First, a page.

What is the psa predictive value of the patients with atypical small acinar proliferation (asap)? is the second biopsy always necessary?

Ediz C and İhvan N.A

Objective: The aim is to discuss the necessity of implementation of the second prostate biopsy on the patients atypical small acinar proliferation (ASAP) detected as a result of histopathologic examination and on the patients appliedprostate biopsy due to abnormal findings during the prostate specific antigen (PSA) height and/or digital rectal examination, and to detect necessity criteria of the second biopsy.
Materials and Methods: 2295 patients that transrectal ultrasonography-guided prostate biopsy was applied between January 2008 and January 2016 have been evaluated retrospectively. ASAP was detected on 228 of them following the histopathologic examinations. 217 patients, whose data were reached, are taken into the study. Re-biopsy was applied on 120 of 217 patients within a period of 3-6 months.  Before the first and the second biopsy, total PSA, free PSA, free/total PSA rate, PSA density were calculated. Second biopsy results and changes in the data are compared. Data disagree with normaldistribution, and they are summarized by the median, minimum, and maximum values. To compare the first and the second biopsy, Wilcoxon signed rank test is used. The significance level is taken as 0,05 for all tests.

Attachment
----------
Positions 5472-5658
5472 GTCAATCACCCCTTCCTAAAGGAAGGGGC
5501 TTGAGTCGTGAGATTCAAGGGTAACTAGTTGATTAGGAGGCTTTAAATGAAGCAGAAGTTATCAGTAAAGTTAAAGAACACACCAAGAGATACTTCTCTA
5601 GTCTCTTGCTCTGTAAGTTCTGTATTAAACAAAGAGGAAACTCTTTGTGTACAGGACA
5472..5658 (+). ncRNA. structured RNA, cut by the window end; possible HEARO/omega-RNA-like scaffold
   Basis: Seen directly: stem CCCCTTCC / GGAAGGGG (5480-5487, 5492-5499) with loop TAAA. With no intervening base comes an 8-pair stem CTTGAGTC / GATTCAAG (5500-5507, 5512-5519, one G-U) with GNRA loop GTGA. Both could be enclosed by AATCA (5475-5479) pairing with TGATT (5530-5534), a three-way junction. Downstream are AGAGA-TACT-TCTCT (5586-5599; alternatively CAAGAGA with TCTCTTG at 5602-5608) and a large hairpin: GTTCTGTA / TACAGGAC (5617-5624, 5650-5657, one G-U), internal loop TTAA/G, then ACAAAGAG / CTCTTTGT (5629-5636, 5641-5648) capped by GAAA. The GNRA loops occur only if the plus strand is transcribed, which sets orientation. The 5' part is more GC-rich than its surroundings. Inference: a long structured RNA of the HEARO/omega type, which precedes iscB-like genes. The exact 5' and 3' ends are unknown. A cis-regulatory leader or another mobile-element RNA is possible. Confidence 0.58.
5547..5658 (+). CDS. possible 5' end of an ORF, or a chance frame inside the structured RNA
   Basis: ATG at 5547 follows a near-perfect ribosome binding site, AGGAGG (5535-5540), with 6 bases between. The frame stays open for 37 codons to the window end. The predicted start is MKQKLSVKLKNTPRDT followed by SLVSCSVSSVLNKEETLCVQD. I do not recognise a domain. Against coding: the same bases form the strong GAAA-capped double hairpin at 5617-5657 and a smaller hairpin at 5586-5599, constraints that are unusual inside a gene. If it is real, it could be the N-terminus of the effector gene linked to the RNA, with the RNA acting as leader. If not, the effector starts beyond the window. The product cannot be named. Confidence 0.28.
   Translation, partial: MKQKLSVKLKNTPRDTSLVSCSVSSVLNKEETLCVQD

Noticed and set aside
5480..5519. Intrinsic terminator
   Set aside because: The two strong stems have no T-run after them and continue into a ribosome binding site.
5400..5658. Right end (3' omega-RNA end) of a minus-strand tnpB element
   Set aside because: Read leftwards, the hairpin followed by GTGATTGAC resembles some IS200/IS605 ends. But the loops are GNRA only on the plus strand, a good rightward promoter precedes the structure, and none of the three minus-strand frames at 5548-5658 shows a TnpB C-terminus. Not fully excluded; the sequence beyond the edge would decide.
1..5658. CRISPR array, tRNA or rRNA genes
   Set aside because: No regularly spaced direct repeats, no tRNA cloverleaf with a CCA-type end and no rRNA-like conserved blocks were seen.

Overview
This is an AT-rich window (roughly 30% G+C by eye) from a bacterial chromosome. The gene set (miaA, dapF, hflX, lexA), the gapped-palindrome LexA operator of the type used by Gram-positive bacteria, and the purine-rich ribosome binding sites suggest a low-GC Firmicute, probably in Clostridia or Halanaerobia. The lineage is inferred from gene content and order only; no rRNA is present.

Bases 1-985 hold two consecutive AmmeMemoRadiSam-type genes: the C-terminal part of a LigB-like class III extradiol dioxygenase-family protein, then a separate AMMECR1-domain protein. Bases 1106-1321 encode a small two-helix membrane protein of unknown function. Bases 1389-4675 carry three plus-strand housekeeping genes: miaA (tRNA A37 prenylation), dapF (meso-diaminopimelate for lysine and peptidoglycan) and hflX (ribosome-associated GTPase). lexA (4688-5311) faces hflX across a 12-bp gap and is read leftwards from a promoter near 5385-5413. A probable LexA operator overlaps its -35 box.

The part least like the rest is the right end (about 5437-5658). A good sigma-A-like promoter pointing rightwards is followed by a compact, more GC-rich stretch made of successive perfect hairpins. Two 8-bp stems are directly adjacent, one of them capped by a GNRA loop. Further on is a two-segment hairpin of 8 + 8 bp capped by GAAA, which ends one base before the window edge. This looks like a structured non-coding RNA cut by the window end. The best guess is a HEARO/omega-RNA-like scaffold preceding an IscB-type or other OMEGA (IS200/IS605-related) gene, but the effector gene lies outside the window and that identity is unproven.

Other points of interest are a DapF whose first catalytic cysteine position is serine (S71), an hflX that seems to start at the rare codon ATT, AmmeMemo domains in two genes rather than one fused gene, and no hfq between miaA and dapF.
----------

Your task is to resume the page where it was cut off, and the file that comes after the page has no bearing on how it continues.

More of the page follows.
Results: The median age of 120 patients with ASAP who included this study was 63,06 (40-78). Prostate volume mean is 54,04 cc (10-140). Median total PSA value was detected as 8,63 ng/ml (0,9-32,5), free PSA value was detected as 1,59 ng/ml (0,0017-8,9), free/total PSA rate was determined as 19,77% (0,0014-0,79), PSA density was detected as 0,1959 ng/mL/cc (0,01-0,98). Average in 1,3 number (1-5) of the biopsy specimens, ASAP was detected. As a result of the second biopsies of 120 patients with ASAP, second biopsy result was reported as benign for 73 patients (60,8%), ASAP was reported for 24 patients (20%) and prostatic adenocarcinoma (PCa) was detected on 23 patients (19,2%). Although statistically significant decrease(p<0,001) was determined on total PSA, free PSA and PSA density tests of the patients whose second biopsy was reported as benign, no difference on free/total PSA rates was available. For the group whose second biopsy showed ASAP again, there was no significant difference on any variable. While total PSA values of the patients whose second biopsy was PCa increased (p=0,009), there was no significant difference in free PSA values (p=0,297). Also, on PCa group free/total PSA value decreased (p<0,001) and PSA density values increased (p=0,010).
Conclusions: Total PSA, free PSA, free/total PSA rate and PSA density should be evaluated routinely in the patients with ASAP before the second biopsy, and before the second biopsy, the changes in these parameters should be considered and accordingly, a re-biopsy decision should be made. If there is a decrease in total PSA value, the decision for the second biopsy should not be hasted; however if there is an increase in total PSA value, the second biopsy should be done before it is too late.


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